Updated: Jan 26, 2021
The author is Soundarya Lahari , a 44 year mother of two. She believes in equal opportunity for all and this attitude has been the core of her 20 year career in IT. She is a Project Manager with vast experience in leading various kinds of projects. She is known for innovative ideas and love for data science. She is a qualified Software Quality Analyst and a certified Fitness Trainer too!
Bias - Conscious & Unconscious
Off late I have been hearing/reading a lot about unconscious bias in the prediction models that are built for deriving insights out of data. A simple example is how a female employee will not be considered for a salary hike just because the number of female employees are less compared to the male employees and since the prediction model tends to give importance to a data point that is more in number, the probability of a female employee getting chosen for a hike from a large male dominated group is pretty less. The model will work correctly if we simply remove the data point that indicates the sex of the employee, as it does seem irrelevant to compare sex with salary, is it not? Data Scientists across the world are now working on removing these elements of unconscious bias.
In my day to day life, I challenge the implicit bias people around me have towards girls and boys. I argued strongly when my son said he will hand over his old phone to his sister and buy a new one himself. My husband did the same to me for years before I was able to put my foot down and demand for a new phone. And I was a working woman for all those years and could have got a new phone anytime!!! So, somewhere inside me a part agreed to this treatment. While the others in my family don’t find anything wrong with this bias, I find it highly infuriating and demeaning. I explained to my son on how he should change the bias that is ingrained in our DNA. He should fight this bias consciously, and take decisions and act in such a way that will make his sister and other girls around him respect and value themselves correctly.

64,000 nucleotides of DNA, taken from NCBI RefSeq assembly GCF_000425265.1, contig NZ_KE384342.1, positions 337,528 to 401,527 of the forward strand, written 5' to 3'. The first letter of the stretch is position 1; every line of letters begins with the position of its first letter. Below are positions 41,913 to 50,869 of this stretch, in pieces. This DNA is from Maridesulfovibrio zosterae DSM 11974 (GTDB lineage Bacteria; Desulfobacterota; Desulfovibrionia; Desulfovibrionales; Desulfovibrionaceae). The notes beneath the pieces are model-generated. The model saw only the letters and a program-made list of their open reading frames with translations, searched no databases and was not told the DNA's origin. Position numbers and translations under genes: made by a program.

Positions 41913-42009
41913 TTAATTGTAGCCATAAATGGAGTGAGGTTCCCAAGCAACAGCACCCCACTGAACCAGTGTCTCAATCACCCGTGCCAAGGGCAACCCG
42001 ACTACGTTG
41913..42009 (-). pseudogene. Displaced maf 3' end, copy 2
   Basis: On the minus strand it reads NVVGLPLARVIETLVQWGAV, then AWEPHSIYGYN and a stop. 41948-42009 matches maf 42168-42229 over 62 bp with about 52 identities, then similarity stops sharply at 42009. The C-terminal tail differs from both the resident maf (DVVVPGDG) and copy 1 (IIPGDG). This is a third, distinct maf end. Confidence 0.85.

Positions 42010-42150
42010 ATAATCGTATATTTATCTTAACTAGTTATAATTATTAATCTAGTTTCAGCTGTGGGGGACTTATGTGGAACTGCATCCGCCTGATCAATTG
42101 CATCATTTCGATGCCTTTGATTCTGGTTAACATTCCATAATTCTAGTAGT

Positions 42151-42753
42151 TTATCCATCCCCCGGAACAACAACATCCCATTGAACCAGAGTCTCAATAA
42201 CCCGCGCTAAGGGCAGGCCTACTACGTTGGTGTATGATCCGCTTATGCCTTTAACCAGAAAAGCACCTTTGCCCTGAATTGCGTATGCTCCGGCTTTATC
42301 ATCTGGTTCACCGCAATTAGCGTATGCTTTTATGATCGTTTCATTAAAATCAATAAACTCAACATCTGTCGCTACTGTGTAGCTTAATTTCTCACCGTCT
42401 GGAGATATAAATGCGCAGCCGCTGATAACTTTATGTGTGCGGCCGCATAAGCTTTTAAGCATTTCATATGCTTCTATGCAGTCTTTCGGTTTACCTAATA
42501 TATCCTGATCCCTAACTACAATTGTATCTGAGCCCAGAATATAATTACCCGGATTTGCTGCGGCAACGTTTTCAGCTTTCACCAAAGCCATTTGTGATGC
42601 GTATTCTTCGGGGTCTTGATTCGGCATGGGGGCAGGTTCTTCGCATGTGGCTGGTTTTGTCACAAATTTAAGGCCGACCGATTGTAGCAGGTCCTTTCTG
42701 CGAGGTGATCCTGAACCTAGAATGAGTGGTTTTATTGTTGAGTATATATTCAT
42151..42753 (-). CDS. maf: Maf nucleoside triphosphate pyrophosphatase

One of the ways of changing this implicit bias is to first recognise it within ourselves and work on eliminating it. Once this is done, the change will reflect in each and everything we do or say and it will spread like wildfire simply because it is right, because only then will the world seem right. No wonder I am considered a rebel in my family!
I am looking for an opportunity where I will be able to help girls seek and mine the strength within themselves to become stronger, braver and confident